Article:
UK consultation on IP damages - an ACID response

The UK Ministry of Justice (formerly the Department of Constitutional Affairs) asked for comments on its Consultation Paper on Damages, questions 35 and 36:

"Do you agree that in the Copyright, Design and Patents Act 1988 and the Patents Act 1977 the term ‘additional damages’ should be replaced by ‘aggravated and restitutionary damages’?

“What are your views on how the system of damages works in relation to (a) patents;(b) designs(c) trade marks and passing off (d) copyright and related rights?".
In response ACID (Anti Copying In Design) has issued a full submission in which it made the following points:

"... Damages under the existing legal structure are woefully inadequate and serve no purpose in dissuading those who seek criminal gain from what is still considered a “soft crime” by continuing to make vast profits from the immoral, anti-commercial and criminal activities which they continue to pursue. Current estimates about the escalating cost of IP crime and its devastating effects on IP rights holders would be significantly improved if there was a capability within the Court system to use aggravated and restitutionary damages as a compelling deterrent in fighting what has become a serious threat to the UK’s intellectual capital, its intellectual know-how and resultant IP rights. ...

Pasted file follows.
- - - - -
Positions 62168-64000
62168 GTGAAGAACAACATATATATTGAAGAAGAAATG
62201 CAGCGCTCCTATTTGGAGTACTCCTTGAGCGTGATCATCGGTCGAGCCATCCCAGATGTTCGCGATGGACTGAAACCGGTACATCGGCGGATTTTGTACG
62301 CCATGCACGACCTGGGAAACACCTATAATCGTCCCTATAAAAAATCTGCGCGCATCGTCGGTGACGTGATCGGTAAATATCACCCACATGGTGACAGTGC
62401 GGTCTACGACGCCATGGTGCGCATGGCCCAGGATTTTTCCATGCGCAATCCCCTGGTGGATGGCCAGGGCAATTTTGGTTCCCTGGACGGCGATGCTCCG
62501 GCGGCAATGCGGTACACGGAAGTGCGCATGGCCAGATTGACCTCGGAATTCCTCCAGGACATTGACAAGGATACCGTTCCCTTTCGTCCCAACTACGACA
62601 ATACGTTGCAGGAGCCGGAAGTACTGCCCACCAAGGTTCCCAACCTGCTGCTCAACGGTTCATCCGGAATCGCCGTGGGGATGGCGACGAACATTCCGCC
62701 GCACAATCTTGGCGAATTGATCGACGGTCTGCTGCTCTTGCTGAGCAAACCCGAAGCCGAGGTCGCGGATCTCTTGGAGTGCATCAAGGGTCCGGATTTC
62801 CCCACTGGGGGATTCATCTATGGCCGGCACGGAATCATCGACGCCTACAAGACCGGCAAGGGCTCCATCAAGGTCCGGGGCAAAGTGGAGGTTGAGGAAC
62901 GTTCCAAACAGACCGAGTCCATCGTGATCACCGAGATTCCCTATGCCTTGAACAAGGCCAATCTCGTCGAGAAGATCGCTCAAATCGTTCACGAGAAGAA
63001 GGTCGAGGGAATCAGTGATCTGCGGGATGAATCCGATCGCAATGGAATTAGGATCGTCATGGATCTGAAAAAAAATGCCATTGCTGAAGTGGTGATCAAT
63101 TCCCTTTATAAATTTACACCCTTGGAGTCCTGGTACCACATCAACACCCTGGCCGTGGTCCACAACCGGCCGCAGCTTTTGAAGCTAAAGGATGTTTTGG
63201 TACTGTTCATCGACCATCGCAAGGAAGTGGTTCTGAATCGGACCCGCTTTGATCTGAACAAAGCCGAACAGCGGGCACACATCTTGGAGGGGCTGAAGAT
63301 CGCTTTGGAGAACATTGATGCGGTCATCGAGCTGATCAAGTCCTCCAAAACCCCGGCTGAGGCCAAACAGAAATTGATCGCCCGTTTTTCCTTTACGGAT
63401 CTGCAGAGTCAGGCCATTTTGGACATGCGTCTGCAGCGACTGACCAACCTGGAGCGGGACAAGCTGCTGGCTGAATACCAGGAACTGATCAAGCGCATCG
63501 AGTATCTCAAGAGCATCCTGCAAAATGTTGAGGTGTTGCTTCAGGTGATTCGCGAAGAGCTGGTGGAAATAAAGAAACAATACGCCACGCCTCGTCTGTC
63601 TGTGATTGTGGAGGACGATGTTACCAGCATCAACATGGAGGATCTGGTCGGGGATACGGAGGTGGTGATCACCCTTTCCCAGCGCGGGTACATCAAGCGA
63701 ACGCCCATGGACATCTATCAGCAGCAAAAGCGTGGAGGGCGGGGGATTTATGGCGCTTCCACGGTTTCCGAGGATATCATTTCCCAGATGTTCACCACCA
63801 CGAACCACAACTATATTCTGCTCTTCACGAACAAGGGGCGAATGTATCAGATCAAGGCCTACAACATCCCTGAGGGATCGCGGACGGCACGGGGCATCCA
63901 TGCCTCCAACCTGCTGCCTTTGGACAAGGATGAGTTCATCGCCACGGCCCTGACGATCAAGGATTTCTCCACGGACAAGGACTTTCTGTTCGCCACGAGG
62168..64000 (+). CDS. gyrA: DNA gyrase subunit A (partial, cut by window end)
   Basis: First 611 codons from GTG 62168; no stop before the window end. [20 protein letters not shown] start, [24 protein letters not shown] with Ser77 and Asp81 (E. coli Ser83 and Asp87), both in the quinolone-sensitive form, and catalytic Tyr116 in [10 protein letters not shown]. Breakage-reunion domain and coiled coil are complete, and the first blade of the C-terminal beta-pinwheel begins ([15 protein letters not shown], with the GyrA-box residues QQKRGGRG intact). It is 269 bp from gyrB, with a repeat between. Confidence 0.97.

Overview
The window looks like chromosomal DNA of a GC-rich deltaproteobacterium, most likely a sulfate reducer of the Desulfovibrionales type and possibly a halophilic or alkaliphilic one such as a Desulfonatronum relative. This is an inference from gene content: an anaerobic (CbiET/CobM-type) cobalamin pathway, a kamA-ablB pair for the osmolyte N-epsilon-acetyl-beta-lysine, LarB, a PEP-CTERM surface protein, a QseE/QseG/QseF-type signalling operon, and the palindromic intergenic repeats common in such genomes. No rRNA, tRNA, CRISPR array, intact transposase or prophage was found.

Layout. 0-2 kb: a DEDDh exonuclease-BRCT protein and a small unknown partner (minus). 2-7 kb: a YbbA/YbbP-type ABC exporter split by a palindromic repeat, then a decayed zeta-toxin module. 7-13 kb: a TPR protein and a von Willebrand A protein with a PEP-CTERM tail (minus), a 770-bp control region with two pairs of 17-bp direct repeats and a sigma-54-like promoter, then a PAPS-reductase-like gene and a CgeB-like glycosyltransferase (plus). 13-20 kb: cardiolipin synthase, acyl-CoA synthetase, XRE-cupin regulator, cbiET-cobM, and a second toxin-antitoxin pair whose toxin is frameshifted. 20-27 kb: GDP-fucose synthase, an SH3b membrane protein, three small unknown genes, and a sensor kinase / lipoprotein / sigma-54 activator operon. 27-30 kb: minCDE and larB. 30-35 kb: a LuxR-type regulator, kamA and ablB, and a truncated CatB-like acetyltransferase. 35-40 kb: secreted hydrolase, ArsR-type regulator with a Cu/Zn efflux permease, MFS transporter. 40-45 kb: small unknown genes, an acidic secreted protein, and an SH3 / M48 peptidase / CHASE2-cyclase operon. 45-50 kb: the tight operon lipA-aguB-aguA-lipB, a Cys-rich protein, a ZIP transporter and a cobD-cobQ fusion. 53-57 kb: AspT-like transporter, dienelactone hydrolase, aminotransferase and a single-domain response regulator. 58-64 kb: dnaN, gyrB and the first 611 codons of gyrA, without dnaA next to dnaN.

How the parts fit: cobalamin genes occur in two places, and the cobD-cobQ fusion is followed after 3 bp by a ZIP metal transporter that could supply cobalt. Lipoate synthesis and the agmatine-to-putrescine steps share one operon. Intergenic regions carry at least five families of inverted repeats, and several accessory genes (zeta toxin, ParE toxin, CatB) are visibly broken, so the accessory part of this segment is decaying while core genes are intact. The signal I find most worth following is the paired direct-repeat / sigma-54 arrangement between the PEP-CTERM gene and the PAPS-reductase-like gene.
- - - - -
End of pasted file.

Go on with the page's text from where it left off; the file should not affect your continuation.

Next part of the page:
Aggravated Damages

The mental distress and moral outrage of IP theft must be seen to be quantified and demonstrated by the award of aggravated damages – often it takes a tremendous amount of conviction, courage and huge financial cost to take action causing ensuing mental distress. An example, out of many (there have been 220 settlements on behalf of ACID members), is an ACID member (SME) who took action against a well-known major high street retailer. After two years battling against powerful legal stonewalling and unnecessary perpetuation of litigation funded by deep legal pockets, he was, at the last moment before Court was the only option, able to settle by mediation. The defendant’s lawyers had used every possible argument to prolong the proceedings. The debilitating effect on his family, his business and himself was enormous, it is doubtful whether he will fully recover from this and now has a very jaundiced view of ever attempting to address IP issues through the legal system. The existence of aggravated damages should most definitely be considered in any reform of the damages system in this country to act as a real and meaningful deterrent against IP theft and used to support designers and creative thinkers to continue and encourage innovation and original thought. Fiscal limitations for many of the UK’s SME’s limits access to the legal system to redress IP infringement but significant aggravated damages would contribute as a real deterrent factor.

Restitutionary damages